Some may think that they are finally ready to buy a home. After all, there are plenty of mortgage loan options to make homeownership more accessible. That being said, the amount of current debt one has can make it harder to qualify for a conventional or other type of mortgage loan.
Debt-to-income ratio is one of a few important factors a lender will review when making their determination to approve an applicant for a home loan. Understand more about what a lender wants to see when it comes to debt-to-income ratio.
What Is Debt-to-income Ratio?
An applicant may think that they have a high likelihood of being approved but may be surprised about what they find out from speaking with a lender about their debt-to-income ratio (DTI ratio). When it comes to DTI ratio, a lender will want to compare the level of income a person has to any debts currently carried. It is important that a borrower has enough money remaining to make regular mortgage payments and not default on a loan.
How to Get an Estimate
An applicant may want to perform their own calculation using only their pre-tax income or the pre-tax incomes of both themself and their partner or spouse. This will then be compared to the monthly debt payments that they are currently responsible for, including items such as:
- Mortgage or rent payments;
- Credit card payments;
- Car payments;
- Student loan payments; and
- Child support and other debt payments.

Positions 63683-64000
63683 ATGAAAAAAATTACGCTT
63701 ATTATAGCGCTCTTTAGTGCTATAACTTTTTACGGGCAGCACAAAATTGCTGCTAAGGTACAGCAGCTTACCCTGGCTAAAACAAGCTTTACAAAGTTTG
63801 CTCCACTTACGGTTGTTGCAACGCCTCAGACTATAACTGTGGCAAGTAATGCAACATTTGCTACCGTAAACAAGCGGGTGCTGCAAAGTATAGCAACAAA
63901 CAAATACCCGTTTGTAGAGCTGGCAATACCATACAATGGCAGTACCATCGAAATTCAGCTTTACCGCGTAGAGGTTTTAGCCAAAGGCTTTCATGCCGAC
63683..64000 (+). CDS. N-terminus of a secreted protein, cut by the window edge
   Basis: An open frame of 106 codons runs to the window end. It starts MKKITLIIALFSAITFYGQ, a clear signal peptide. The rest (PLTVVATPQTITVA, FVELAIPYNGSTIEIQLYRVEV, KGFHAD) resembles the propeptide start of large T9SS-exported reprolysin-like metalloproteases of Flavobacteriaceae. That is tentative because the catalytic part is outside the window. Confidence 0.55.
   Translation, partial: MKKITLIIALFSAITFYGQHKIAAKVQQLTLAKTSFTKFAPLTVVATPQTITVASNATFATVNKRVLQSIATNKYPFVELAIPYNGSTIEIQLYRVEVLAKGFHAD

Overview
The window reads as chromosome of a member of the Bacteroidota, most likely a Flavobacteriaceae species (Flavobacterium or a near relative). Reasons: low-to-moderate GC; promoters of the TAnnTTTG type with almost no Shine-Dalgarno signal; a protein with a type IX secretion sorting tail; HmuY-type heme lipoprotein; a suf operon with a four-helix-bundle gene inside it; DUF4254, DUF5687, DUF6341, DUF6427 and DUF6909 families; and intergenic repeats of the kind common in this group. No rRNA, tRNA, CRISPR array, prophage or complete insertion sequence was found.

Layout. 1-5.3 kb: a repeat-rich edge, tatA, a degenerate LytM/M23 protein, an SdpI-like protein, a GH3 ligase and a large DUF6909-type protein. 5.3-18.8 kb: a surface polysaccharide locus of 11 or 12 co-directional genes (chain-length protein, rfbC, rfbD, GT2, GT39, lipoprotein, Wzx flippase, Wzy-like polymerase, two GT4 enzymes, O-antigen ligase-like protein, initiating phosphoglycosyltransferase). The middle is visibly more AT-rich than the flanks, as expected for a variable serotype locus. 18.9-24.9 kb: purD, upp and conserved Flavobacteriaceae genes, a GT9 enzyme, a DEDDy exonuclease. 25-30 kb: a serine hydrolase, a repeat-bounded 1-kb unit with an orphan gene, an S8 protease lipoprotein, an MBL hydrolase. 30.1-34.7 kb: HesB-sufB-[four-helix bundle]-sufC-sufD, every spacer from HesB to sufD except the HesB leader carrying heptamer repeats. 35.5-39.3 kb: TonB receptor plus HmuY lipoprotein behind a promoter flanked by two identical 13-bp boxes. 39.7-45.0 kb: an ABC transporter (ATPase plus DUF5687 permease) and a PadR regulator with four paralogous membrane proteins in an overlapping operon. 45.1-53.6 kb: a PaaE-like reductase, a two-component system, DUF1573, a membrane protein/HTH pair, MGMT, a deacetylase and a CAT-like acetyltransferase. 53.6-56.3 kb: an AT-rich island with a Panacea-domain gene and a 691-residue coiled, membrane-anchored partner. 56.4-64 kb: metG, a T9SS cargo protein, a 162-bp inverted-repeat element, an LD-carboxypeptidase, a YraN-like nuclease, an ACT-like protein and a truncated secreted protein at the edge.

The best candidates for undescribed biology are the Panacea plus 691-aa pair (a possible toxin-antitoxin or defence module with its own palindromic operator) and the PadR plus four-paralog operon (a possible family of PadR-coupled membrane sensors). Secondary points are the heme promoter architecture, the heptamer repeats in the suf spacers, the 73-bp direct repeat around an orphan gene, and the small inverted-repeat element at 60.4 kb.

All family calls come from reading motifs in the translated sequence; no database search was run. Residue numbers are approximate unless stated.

Multiple the amount of debt by 100 and then divide it by the total pre-tax income to get a percentage of current debt levels. Those with lower levels of debt often find it easier to get approved for a mortgage loan. Individuals carrying a high level of debt can find it difficult to manage debt payments in the case of emergency expenses. Knowing one's own DTI ratio can provide information on current spending and debt management and may serve as a wakeup call.
What Is the Ideal DTI Ratio for Lenders?
Lenders often do not want to risk approving a borrower with a DTI ratio above 50 per cent. Some potential applicants may find it hard to get approved when their ratio is in the 40s. Those with a DTI ratio in the mid-30s and lower will have better chances of securing a mortgage. However, a lender will review other factors, such as one's credit score and credit history, as well as length of employment. Issues in these areas may increase the perceived level of risk of an applicant.
What Are Ways to Improve DTI Ratio?
One approach to lower the DTI ratio is by reducing or eliminating monthly recurring debt payments. Those with high levels of debt may want to speak with a debt specialist. Some find that living a simpler lifestyle for a period and getting rid of unnecessary expenses can help them reduce their debt. Another way that can be used in combination with the first is to increase one's monthly income. Picking up a second job, getting a promotion or renting a room in a home can all help with making improvements in this area.
Can You Afford a Home?
It is important to be in a financial position to be able to cover the costs of Upper Mission home ownership. Those looking to apply for a home loan may want to get a credit report from Experian, Equifax or Trans Union to get more information on how their finances and credit history may look to a lender.